Reliance, owner of the world's largest refining complex, with 1.2 million barrels per day (bpd) capacity on India's west coast, could also look to sell more in its backyard.
"There will definitely be an impact on volumes," said IOC's director of marketing, M Nene. "Earlier there were three players, now there will be three more," he added.
Private refiners might offer better credit terms, discounts and service to bulk customers, Mr. Nene added.
Along with IOC, state-run HPCL and Bharat Petroleum sell to bulk customers, which include railways and defence industries in the state sector and cement companies, miners and power plants among private clients.
Serious competition in bulk sales is still seen some way off, with private refiners lacking the marketing infrastructure, and many big state-owned clients having annual contracts.
While a difference remains between bulk and retail prices, large-scale customers may be tempted to buy as much as they can in the market where subsidies continue.
"We have to be very vigilant at the retail level as we should not be permitting supply of diesel from the retail outlets to consumers who are not entitled to get such supplies," said Mr. Nene of IOC.
Nomura analysts said in a Friday note that "higher prices for bulk sales should reduce the bulk market size," as private companies would have lots of incentives to resort to retail purchases to cut costs.
Most foreign buyers stayed away from a $2.6 billion stock auction in Oil and Natural Gas (ONGC) in March last year.
Uncertainty about its subsidy burden was one of the reasons for the poor response to the issue that was bailed out by state financial investors.
State-run upstream oil companies Oil India, ONGC and GAIL (India), sell refined products and crude oil to state retailers at a discount, which hurts earnings and dims investor appetite.
"The biggest challenge in an offering by a public sector oil company is to answer all the investor queries around the subsidy mechanism and its impact on the earnings outlook," said a source.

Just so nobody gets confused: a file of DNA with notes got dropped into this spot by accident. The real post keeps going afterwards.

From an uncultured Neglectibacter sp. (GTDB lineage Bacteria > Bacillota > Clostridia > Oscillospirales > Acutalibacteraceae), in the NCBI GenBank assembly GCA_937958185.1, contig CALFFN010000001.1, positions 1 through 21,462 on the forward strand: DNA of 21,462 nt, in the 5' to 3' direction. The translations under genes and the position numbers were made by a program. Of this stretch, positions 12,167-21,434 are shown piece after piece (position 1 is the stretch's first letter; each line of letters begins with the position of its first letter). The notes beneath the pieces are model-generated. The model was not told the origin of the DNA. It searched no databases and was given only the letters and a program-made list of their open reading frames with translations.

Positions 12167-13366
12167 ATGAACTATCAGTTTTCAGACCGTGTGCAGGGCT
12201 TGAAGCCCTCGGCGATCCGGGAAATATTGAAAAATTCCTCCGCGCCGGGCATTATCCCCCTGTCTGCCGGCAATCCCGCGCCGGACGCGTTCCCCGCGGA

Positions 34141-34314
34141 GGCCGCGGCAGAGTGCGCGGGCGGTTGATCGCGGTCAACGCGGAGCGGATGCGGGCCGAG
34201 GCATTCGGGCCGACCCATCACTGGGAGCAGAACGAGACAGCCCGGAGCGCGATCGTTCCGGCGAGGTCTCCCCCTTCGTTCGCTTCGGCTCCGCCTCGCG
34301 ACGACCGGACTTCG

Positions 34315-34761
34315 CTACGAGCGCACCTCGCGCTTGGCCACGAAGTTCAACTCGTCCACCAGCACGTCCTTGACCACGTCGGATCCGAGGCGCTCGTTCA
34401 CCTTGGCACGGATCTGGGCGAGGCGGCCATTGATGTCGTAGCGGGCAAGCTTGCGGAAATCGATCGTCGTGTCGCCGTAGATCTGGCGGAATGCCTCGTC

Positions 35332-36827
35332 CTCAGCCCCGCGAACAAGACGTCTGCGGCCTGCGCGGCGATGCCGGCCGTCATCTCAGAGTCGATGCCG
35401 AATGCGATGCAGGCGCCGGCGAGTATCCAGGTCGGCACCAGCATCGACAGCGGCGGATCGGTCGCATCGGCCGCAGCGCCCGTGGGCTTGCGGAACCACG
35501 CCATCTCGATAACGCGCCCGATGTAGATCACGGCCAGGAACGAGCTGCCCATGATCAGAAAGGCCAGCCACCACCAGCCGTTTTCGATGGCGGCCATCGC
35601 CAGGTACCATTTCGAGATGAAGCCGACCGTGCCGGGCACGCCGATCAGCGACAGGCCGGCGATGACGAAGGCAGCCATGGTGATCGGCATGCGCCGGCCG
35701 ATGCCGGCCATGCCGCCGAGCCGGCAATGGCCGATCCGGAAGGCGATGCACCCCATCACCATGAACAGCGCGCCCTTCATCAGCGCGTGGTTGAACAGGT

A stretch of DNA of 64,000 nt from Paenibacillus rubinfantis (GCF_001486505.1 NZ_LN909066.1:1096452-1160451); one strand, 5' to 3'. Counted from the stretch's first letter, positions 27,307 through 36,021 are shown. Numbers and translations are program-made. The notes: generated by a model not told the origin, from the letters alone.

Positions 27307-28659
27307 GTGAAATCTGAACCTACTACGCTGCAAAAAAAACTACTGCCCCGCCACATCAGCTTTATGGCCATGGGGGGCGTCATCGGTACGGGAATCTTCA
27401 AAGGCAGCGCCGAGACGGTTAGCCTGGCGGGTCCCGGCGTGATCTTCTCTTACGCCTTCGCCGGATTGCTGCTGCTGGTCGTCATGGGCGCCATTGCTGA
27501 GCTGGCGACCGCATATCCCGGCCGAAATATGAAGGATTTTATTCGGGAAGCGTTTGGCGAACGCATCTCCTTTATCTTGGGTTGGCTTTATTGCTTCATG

"The government's diesel price move is surely a good step and brings clarity about their financials, which will boost demand for shares," said the source.
Analysts said producers such as Oil India would benefit most from the diesel price hike, given they have been selling crude oil and associate products at a discount and could be allowed to charge higher prices.
Shares in Oil India rose as much as 20 per cent on Friday, adding $1.1 billion to its market value, while the Sensex was up 0.6 per cent. The stock gave up some of its gains later and was trading up about 10.2 per cent.
At the current market price, 10 per cent of Oil India is valued at about $630 million. The government usually auctions shares to investors at a discount to the market price to ensure demand.
The diesel hike comes at a time when Railways is facing an acute financial crunch. Earnings from passengers and freight have failed to meet the target in the current fiscal year. The annual plan allocation has also been reduced from Rs. 60,000 crore to Rs. 51,000 crore this year.
As per the government's decision, bulk consumers such as Railways and state transport corporations will have to buy diesel at market price. The Railways procures about 250 crore litres per year from oil companies for its fleet of 4,500 diesel locomotives hauling both passenger and freight trains.
Railways had recently hiked passenger fares in all classes to earn additional revenue of Rs. 6,600 crore in a year. The passenger fare hike will come into effect from January 22.
The three oil PSUs - Indian Oil, Hindustan Petroleum and Bbharat Petroleum - supply fuel providing a subsidy of 30 paisa per litre as Railways is a bulk consumer of diesel. However, with the subsidy gone, Railways will have to buy fuel at market rate, which is likely to hit hard the national transporter.
Asked about the impact of the decision on Railways, Mr. Moily said it will "largely" have no impact as bulk buyers purchase other inputs and fuels at commercial rates. "They are all running commercially and ultimately they have to find their own budget," he said.
(With inputs from agencies)